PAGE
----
In the wake of the 2008 financial crisis, Wall Street bankers, government regulators, academics, and the general public all asked one simple question: 'Why?" The answer to this question is important to the task of figuring out how to prevent such an event from happening again.
Some have argued that the financial crisis resulted - at least in part - from poor risk management by U.S. financial institutions. This observation has led to a call for more active engagement of boards of directors in the risk management process, as well as for the selection of board members who have the relevant industryspecific experience necessary to effectively meet that responsibility.
While the assumption that relevant industry-specific experience would enhance a board's ability to effectively oversee the risk management process is intuitively pleasing, it is not empirically supported. This article describes a study of the boards of 21 financial institutions - 11 that survived the recent financial crisis and 10 that did not survive. The authors examined the management biographies of the directors and found that the majority of both surviving bank directors and failing bank directors demonstrated little or no background or experience in the financial service or banking industries. The authors expected to find that the boards of the surviving banks had more industry-specific experience than those of the failed banks; they found in the study, however, that the opposite was true.
The Role of Boards
In his speech, "Lessons of the Financial Crisis for Banking Supervision," Federal Reserve OEairman Ben S. Bernanke discussed ways to strengthen the banking system and mitigate future crises (Federal Reserve Bank of Chicago Conference on Bank Structure and Competition, May 7, 2009). One of the key elements of "safe and sound banking" that he identified was effective risk management. He stated that the federal government puts "a high priority on ensuring that management and board of directors are well informed about the various risks that confront the organization and that they are actively engaged in management of those risks."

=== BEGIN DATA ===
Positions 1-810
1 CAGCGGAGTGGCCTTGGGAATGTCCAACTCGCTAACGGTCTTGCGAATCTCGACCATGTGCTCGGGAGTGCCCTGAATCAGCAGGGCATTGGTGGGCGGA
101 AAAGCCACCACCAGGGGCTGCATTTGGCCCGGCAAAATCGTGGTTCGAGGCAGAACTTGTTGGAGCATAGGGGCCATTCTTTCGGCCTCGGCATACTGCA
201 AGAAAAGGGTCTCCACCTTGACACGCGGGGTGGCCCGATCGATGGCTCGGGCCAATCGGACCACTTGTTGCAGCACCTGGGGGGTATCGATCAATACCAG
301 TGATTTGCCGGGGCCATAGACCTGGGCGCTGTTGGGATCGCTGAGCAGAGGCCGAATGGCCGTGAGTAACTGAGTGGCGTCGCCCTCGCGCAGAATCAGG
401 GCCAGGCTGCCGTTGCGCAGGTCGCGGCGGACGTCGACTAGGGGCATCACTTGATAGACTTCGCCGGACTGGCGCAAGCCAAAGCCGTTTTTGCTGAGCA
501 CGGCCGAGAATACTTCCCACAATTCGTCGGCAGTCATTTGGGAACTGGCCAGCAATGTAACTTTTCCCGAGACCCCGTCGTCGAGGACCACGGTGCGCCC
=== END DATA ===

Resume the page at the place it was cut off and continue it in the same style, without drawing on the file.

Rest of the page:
Enterprise risk management (ERM) is a critical part of effective internal controls. The Committee of Sponsoring Organizations of the Treadway Commission (COSO) defined it as "a process, affected by an entity's board of directors, management and other personnel, applied in strategy setting and across the enterprise, designed to identify potential events that may affect the entity, and manage risk to be within its risk appetite, to provide reasonable assurance regarding the achievement of entity objectives." (COSO Enterprise Risk Management - Integrated Framework Executive Summary, September 2004, p. 2) While day-to-day responsibility for managing risk lies with management, effective governance practices call for active engagement of the board in that process.
In a 2009 publication, "Effective Enterprise Risk Oversight: The Role of the Board of Directors," COSO highlighted the following four components of that role:
* Establishing a mutual understanding with management regarding the entity's risk philosophy and overall risk appetite;
* Assuring that management has established an effective ERM process;
* Reviewing the entity's portfolio of risks and comparing it to its risk appetite; and
* Monitoring significant risks and determining if management is responding appropriately to them.
Active engagement by the boards means that, in addition to providing oversight of management's ERM efforts, they also lend insight, advice, and support to the ERM process. To meet this responsibility, board members must have a deep understanding of the operating, compliance, and financial reporting issues the entity faces. While some risks may be relevant to all entities, no matter what the industry, other risks are specific to the industry in which the entity operates. …